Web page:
You can feel all that history bearing down on "North Side Gal," the joyous first single from the record. McPherson, putting his MFA in visual media to good use, created the song's pure-of-heart and unadorned video, which, thanks to social media -- today's version of word-of-mouth -- found its way to McPherson's current manager, Burn and Shiver's Kenny Schnurstein, who still remembers that first listen: "In a matter of 10 seconds I believed it." "North Side Gal" also caught the attention of legendary singer-songwriter Nick Lowe, who invited McPherson to join him on a solo run up the West Coast.
"I was absolutely like chewing my nails," says McPherson about my meeting Lowe. "I couldn't believe that he wanted anything to do with me." After the tour Lowe, whom McPherson describes as "the coolest man in the world," asked him to create a video for Lowe's song "House for Sale," off the critically acclaimed album The Old Magic -- and the result is a visual narrative perfectly attuned to the song's gently crooned melancholia. McPherson shot the video back in Oklahoma, sans Lowe, with photographs of the singer serving as stand-ins, with McPherson's own friends serving as the actors.
For much of 2010 and 2011, McPherson logged his time on the road, playing European music festivals, where there's real cachet in being an American band playing authentic American music. "They hang on to music a little bit longer over there," says McPherson, sounding as though he'd like to see a similar sense of history this side of the Atlantic. "They let the past bleed into the present."
A few months after the album's original release there was just enough buzz around the record for McPherson to take a chance. The father of two young girls, he talked it over with his wife and took to the touring life full-time. "I gave myself a year to see if anything was going to happen." After conversations with a number of major labels, he signed with Rounder Records, and the company re-released Signs and Signifiers this past April, expecting a good six to eight weeks bounce. But eight months later, the record is still going strong -- a holiday gift that this humble Oklahoman surely never imagined.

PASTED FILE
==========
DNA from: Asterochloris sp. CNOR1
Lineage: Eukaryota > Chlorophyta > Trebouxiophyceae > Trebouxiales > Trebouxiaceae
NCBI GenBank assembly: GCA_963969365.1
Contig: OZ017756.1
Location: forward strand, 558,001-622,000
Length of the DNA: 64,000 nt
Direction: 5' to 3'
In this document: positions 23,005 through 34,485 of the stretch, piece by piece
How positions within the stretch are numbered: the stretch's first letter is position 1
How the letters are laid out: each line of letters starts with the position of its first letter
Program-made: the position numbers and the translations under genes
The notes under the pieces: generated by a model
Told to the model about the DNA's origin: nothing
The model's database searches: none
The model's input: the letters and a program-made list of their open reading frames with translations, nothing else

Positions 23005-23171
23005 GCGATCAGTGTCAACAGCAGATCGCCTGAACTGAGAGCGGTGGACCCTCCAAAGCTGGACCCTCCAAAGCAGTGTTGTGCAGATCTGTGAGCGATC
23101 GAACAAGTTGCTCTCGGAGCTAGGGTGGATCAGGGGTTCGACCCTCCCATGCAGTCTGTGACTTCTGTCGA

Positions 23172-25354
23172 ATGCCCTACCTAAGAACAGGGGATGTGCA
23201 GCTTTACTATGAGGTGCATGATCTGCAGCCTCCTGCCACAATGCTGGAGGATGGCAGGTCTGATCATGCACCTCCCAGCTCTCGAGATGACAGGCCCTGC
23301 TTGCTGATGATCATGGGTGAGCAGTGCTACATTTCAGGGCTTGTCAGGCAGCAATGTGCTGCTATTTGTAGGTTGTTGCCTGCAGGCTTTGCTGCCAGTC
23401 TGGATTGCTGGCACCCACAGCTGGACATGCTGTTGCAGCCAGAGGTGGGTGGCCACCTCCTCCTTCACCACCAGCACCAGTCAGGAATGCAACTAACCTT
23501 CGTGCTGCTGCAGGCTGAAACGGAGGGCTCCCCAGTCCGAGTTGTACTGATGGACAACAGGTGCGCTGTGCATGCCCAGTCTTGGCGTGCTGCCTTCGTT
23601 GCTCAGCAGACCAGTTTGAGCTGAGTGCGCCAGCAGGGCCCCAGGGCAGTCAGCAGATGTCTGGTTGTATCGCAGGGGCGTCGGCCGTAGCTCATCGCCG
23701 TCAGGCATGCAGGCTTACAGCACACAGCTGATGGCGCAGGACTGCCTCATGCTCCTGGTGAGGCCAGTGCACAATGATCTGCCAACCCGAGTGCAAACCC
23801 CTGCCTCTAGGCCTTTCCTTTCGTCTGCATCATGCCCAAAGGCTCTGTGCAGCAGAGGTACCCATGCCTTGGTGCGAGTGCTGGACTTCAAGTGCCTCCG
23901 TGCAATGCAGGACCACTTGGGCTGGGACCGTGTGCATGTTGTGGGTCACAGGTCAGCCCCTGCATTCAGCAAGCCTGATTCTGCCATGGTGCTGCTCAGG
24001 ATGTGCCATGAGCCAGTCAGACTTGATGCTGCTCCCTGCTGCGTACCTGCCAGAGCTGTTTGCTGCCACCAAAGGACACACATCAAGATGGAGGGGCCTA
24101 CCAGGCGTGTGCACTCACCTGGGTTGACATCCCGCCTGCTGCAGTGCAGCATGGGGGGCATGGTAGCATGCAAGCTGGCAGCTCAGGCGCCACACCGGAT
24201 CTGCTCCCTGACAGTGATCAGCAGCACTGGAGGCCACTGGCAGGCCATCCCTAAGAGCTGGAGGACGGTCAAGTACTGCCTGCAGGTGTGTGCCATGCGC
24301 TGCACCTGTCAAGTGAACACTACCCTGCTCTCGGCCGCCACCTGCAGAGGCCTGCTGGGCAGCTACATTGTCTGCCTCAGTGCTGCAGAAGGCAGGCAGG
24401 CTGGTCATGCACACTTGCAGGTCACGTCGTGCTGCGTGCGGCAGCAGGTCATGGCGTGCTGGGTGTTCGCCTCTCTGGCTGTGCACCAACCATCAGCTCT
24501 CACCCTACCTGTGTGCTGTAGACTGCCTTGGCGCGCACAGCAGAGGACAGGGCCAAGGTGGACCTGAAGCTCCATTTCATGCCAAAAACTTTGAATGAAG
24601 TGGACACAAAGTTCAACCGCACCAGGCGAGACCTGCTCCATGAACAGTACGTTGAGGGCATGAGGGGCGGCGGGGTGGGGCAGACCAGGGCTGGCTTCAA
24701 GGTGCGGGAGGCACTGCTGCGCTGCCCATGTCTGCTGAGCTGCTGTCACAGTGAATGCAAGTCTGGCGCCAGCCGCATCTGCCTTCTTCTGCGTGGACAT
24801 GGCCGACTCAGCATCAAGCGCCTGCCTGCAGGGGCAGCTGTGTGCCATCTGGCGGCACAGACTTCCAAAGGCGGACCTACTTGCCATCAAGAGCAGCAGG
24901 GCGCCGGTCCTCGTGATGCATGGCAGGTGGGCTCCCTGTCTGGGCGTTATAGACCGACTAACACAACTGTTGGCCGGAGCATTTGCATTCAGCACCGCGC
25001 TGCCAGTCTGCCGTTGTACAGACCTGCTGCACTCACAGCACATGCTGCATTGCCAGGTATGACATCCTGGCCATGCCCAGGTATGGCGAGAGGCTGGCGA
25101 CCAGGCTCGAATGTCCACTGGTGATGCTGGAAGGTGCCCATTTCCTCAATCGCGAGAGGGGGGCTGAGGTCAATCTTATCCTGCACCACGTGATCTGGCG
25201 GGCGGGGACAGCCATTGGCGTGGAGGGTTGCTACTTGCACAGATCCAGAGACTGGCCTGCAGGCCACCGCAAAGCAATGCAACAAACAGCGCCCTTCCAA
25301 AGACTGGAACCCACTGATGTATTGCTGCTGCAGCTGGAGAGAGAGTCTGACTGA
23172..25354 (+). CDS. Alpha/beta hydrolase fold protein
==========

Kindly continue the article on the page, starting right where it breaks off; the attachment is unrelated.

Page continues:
I'm still struggling with this thing. It's a really, really unusual story. I never would have thought I could have done it -- the world I'm operating in, it's sort of 60 years old. For some reason it's very easy for the trendsetters to latch onto other older forms, like soul, like funk, but it hasn't been easy for them to recognize the tradition of rock 'n' roll and the blues as valid.
Still McPherson has always known, even when he was playing tiny bars in Tulsa, that his particular brand of music resonated with everyday people. He'd be playing a show and the people passing by -- frat guys, business guys, a group of ladies on the town -- would come off the streets and start to dance, they would always dance. "Americans are sort of hard-wired to understand blues-based music," he believes. "1-4-5 chord progressions, 12-bar blues."
McPherson isn't taking his success for granted. But perhaps we should take his success as a sign that in our postmodern, post-mediated world -- amid the buzzing, often vacuous din of so many over-produced and over-promoted Top 40 sounds -- musicians who tap the source of original American music can still inspire.
"It's refreshing sometimes to simplify," McPherson says modestly, "and strip things down."
R. Clifton Spargo is an award‐winning writer, author of the forthcoming novel Beautiful Fools: The Last Affair of Zelda and Scott Fitzgerald, and Arts Fellow at the Iowa Writers' Workshop. For more, visit his website.